late 14c.; see capital (adj.). So called because it is at the "head" of a sentence or word.
also smart alek, smart alec, "would-be clever person," by 1863 ["Weekly Butte Record," Oroville, Calif., May 16, 1863], of unknown origin. Barnhart suggests perhaps in reference to Aleck Hoag, notorious pimp, thief, and confidence man in New York City in early 1840s. But the dates don't overlap and the earliest use seems to concentrate in the U.S. West (Idaho and Nevada). See smart (adj.). Related: Smart-alecky (1905).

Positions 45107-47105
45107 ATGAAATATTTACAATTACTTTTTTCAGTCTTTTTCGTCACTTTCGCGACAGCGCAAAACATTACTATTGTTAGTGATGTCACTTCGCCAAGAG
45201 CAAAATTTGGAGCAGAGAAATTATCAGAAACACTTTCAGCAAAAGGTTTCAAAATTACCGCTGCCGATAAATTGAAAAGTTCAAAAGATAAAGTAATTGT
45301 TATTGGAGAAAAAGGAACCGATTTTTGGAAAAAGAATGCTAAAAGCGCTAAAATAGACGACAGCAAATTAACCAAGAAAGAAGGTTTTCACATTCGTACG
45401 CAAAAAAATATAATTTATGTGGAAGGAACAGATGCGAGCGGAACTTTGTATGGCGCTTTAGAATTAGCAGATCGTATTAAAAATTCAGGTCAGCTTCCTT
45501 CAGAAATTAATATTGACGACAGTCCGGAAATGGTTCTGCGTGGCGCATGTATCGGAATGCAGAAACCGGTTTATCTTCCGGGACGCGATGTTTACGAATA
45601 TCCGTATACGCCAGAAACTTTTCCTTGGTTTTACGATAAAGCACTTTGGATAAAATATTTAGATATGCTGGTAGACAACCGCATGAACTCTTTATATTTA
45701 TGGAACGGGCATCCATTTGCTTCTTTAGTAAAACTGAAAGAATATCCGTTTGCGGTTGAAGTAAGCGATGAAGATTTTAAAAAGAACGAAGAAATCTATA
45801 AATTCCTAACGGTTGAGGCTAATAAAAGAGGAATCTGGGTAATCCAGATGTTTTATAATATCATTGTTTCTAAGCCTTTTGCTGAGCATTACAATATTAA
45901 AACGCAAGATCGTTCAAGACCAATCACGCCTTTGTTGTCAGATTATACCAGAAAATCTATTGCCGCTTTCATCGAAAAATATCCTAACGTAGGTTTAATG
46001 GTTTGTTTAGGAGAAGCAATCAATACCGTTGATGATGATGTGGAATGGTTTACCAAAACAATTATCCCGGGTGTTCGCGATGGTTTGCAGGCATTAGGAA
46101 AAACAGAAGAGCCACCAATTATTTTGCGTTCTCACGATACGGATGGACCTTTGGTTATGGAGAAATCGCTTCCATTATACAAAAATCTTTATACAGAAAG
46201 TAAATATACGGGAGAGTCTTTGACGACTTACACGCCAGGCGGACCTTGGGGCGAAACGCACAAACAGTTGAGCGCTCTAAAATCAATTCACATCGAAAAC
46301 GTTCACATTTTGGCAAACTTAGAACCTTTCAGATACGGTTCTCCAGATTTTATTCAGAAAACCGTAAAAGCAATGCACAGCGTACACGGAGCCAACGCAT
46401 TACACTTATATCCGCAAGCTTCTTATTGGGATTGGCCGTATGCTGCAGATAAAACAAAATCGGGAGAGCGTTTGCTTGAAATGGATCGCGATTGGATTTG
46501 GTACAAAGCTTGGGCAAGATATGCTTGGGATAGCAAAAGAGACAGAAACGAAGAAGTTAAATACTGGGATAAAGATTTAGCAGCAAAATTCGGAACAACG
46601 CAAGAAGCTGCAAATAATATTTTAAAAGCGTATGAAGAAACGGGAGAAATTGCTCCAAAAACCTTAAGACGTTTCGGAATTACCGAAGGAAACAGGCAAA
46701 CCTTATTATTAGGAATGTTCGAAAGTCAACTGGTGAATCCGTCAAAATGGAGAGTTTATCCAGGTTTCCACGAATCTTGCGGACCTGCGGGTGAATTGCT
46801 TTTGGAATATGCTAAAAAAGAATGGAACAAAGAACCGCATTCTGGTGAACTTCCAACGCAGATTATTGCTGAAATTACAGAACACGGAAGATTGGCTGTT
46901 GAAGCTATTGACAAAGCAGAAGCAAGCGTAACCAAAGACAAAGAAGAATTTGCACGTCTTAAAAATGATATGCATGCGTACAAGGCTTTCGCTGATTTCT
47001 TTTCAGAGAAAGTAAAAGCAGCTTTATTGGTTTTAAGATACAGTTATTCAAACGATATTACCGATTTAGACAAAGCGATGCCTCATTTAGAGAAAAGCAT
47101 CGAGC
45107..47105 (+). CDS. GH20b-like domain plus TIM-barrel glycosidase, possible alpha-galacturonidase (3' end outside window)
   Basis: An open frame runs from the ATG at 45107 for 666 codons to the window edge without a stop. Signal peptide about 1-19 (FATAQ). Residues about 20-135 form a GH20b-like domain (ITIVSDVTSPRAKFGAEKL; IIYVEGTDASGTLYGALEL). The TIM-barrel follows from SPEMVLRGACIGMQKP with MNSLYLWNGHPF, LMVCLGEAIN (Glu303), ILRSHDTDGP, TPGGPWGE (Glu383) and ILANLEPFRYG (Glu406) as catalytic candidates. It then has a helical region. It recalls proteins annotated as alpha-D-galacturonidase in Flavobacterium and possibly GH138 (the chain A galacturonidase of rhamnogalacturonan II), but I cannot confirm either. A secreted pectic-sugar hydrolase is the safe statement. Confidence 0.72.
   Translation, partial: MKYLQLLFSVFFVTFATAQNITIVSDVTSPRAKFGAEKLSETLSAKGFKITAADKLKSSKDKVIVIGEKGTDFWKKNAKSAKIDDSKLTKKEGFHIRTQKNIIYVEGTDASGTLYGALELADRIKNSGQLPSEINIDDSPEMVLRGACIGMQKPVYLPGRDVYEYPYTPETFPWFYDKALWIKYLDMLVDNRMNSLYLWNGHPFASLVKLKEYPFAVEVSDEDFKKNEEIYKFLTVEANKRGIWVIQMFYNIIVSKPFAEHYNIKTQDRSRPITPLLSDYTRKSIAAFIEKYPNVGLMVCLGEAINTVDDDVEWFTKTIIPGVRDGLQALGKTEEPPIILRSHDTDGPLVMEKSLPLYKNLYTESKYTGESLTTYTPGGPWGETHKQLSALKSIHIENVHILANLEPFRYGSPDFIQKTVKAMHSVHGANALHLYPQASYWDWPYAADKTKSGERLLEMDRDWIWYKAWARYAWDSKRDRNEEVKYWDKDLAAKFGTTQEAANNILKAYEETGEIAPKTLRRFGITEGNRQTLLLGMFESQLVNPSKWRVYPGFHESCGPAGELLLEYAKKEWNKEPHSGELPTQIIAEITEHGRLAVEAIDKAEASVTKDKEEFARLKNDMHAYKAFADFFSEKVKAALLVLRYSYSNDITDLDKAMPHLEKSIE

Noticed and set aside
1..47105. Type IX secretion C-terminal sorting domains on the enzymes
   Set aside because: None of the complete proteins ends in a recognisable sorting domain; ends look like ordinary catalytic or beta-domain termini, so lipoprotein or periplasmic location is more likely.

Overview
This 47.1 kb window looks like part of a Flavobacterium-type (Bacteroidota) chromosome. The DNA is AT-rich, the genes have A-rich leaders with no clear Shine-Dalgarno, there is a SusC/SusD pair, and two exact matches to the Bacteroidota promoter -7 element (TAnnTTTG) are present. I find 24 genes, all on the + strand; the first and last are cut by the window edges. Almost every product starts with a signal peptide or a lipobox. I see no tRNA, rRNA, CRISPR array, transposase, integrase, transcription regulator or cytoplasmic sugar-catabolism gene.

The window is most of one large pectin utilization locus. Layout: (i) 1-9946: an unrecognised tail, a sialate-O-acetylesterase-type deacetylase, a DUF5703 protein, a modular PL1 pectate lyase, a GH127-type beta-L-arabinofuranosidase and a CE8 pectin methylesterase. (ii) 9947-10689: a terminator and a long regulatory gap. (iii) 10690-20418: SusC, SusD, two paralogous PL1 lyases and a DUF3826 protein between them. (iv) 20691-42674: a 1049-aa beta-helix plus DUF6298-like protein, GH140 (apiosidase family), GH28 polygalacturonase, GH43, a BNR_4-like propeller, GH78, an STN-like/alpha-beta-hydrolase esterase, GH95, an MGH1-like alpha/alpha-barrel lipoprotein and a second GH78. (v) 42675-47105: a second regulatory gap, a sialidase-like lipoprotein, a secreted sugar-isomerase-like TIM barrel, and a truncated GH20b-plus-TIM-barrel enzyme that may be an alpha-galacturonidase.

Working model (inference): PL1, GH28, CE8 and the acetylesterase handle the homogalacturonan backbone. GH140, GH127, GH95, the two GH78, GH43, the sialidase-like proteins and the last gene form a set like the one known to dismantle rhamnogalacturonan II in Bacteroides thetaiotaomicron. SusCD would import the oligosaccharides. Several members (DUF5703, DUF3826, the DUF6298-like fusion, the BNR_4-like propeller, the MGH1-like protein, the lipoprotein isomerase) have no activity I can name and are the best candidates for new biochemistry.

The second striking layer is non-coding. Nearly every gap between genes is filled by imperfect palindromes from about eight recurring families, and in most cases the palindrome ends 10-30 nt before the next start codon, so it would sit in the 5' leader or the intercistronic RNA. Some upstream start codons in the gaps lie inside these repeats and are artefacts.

The phrase "Smart Aleck" is now of very common occurrence .... [Idaho Statesman, Aug. 9, 1870]
Cambodian capital, literally "mountain of plenty," from Cambodian phnom "mountain, hill" + penh "full."
the surname (also Munroe, etc.) is said to be ultimately from the River Roe in Derry, Ireland. James Monroe (1758-1831), the fifth U.S. president, was in office from 1817 to 1825. The Monroe Doctrine (so called from 1848) is a reference to the principles of policy contained in his message to Congress on Dec. 2, 1823. Monrovia, the capital of Liberia, also was named for him at its founding in 1822 by the American Colonization Society.
In terms of national psychology, the Monroe Doctrine marked the moment when Americans no longer faced eastward across the Atlantic and turned to face westward across the continent. [Daniel Walker Howe, "What Hath God Wrought"]